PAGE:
Ken Ryan, director of cargo at Chicago Rockford International Airport (RFD), is looking forward to a boost for a recently established freighter connection across the Atlantic.

In June, German forwarder Senator International extended its dedicated transatlantic freighter service from Germany’s Hahn Airport to Greenville-Spartanburg (GSP) in South Carolina, to a weekly connection to RFD. Senator runs multiple weekly flights on the Hahn-GSP route.

“And we’re expecting this to increase to three times a week,” Mr Ryan said.

As the second-largest US hub in the UPS network, RFD’s growth in recent years has been driven primarily by parcel traffic, but was further boosted by the launch of  dedicated freighter flights for Amazon.

The arrival of the B747-400 freighter for Senator marked the first regular international heavy freight operation for the airport.

At the launch of the service, Senator management described the airport as “an optimal distribution option for the entire Midwest of the US”, and according to Mr Ryan, there is more interest in all-cargo operations to RFD.

“What we’re seeing is a distinct uptick, particularly from forwarders with regular charters,” he said, adding that freighter operators had also shown interest.

Senator has been using dedicated freighter capacity across the Atlantic on a regular basis since 2016. In 2018 it started a similar operation to South Africa.

Bryan Schreiber, manager air cargo business development at Columbus Regional Airport Authority, also sees forwarders in the driving seat of emerging regular freighter operations. He has been talking with several forwarders about using Rickenbacker Airport as a gateway to the US market.

“We’ve had conversations with airlines already pre-Covid, but a lot is driven by forwarders,” he said. “Airlines have been so busy chartering, reconfiguring their networks. They’re focused on that,” he said.

Between mid-May and late June, New York-based forwarder Wen-Parker Logistics ran dedicated cargo charters from Hanoi to Rickenbacker, for the most part carrying PPE traffic.

“It seems to be a trend,” said Mr Schreiber. “It was not just Wen-Parker. We probably had four or five forwarders doing the same; taking on more charter capacity and even building more controlled space networks seems to be a trend that was accelerated by Covid.  We’ll be watching closely and partnering with those that would like an airport partner like Rickenbacker.”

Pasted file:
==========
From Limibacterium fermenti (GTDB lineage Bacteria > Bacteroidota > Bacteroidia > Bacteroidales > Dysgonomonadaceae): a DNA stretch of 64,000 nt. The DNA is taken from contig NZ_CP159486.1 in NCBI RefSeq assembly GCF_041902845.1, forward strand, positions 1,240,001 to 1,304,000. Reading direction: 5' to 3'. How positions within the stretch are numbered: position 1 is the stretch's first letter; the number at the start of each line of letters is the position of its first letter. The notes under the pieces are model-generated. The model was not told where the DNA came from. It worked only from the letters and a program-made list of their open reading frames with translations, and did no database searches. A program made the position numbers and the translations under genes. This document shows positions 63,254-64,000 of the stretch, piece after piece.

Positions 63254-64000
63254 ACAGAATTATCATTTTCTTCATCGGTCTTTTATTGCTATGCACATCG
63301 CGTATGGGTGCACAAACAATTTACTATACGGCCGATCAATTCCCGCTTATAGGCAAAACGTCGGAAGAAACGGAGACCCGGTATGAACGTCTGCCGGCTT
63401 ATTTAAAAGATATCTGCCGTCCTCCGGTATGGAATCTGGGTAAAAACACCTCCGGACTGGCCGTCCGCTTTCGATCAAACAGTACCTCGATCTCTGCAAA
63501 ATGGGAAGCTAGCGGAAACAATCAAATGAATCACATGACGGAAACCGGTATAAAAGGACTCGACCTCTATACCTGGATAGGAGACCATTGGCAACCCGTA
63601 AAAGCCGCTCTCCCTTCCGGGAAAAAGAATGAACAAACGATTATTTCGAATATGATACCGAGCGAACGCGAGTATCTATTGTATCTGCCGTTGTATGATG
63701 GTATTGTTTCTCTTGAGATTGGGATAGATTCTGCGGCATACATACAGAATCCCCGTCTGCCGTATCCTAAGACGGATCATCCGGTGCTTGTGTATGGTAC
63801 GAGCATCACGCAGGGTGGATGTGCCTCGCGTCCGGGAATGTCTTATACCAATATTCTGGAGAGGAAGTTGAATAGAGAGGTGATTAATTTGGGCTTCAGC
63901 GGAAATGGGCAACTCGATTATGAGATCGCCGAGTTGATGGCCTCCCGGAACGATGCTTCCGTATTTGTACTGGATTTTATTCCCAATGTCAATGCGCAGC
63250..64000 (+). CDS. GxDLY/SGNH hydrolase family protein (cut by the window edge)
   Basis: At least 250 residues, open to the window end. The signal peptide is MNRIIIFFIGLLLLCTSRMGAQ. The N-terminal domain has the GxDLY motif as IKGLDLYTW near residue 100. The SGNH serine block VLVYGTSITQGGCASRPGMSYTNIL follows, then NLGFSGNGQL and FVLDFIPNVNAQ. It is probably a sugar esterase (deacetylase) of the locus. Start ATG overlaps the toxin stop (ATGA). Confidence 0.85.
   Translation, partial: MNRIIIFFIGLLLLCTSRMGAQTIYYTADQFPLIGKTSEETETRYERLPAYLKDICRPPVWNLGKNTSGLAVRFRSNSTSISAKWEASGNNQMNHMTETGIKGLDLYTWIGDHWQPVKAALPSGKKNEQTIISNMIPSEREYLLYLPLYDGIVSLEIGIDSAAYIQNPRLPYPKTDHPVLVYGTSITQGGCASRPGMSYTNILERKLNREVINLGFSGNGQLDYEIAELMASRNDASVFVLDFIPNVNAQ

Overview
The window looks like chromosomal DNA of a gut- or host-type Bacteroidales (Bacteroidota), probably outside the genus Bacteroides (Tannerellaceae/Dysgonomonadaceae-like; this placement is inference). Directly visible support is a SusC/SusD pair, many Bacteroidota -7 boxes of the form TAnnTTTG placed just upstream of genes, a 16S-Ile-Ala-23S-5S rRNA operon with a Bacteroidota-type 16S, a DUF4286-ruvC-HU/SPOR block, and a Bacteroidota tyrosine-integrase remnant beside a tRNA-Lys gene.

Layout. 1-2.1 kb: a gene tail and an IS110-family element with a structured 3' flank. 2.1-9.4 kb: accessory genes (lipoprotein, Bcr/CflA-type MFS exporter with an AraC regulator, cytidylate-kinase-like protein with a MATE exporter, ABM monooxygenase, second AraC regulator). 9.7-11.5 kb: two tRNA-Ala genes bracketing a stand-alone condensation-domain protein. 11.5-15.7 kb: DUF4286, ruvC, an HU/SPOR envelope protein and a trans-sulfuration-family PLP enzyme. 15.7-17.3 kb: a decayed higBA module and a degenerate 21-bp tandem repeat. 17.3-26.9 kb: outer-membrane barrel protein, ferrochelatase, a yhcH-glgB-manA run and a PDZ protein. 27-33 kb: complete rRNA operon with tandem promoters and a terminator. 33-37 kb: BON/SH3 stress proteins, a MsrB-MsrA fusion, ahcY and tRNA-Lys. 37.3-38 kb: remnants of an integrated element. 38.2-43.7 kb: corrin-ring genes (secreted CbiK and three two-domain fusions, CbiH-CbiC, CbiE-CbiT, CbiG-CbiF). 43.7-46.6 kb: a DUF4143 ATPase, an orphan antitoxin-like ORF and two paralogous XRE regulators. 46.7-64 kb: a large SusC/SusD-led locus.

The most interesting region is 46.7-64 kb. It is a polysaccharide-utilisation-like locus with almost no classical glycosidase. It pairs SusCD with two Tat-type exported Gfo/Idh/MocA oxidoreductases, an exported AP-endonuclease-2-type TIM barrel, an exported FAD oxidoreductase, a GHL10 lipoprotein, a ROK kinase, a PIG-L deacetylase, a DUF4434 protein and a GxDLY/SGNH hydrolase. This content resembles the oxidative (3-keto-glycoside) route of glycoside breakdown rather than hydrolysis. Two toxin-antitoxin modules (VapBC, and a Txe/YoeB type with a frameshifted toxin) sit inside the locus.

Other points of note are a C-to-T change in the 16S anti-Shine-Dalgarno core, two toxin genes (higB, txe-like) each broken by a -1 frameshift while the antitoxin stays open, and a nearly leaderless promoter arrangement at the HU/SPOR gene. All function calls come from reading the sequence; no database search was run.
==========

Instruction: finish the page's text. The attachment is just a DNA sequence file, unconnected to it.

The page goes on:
Falling demand for PPE and the resumption of passenger flights has raised questions about the need for dedicated freighter operations, but the recent surges in Covid-19 infection rates in multiple locations have forced passenger airlines to scale-back their expansion plans, so capacity should remain tight and rates sufficiently lofty as a result, keeping interest in dedicated freighters high.

For both RFD and Rickenbacker, heavy cargo operations are based on flows into the US. Finding exports for the backhaul has been challenging, particularly this year as US exports have declined.

“Covid-19 has depressed US exports. We’re mirroring the industry in that,” Mr Schreiber said. “Everybody needs the backhaul. Everybody competes for that,” he added.

He stressed the multimodal set-up in the Columbus area: “Columbus has a logistics ecosystem. That’s why there is such a heavy distribution presence. All work together, including our FTZ,” he said, adding that the forwarder presence in the area predominantly has a multimodal focus.

Without a doubt this helps with the distribution of incoming cargo. In how far it can help generate outbound loads is another matter.

The airport authority also bets on diversification. A couple of years ago it built an animal facility to develop live animal traffic.

“We’re working on pharma,” Mr Schreiber said. “There’s a good belt of pharma facilities through the Midwest to the east coast.”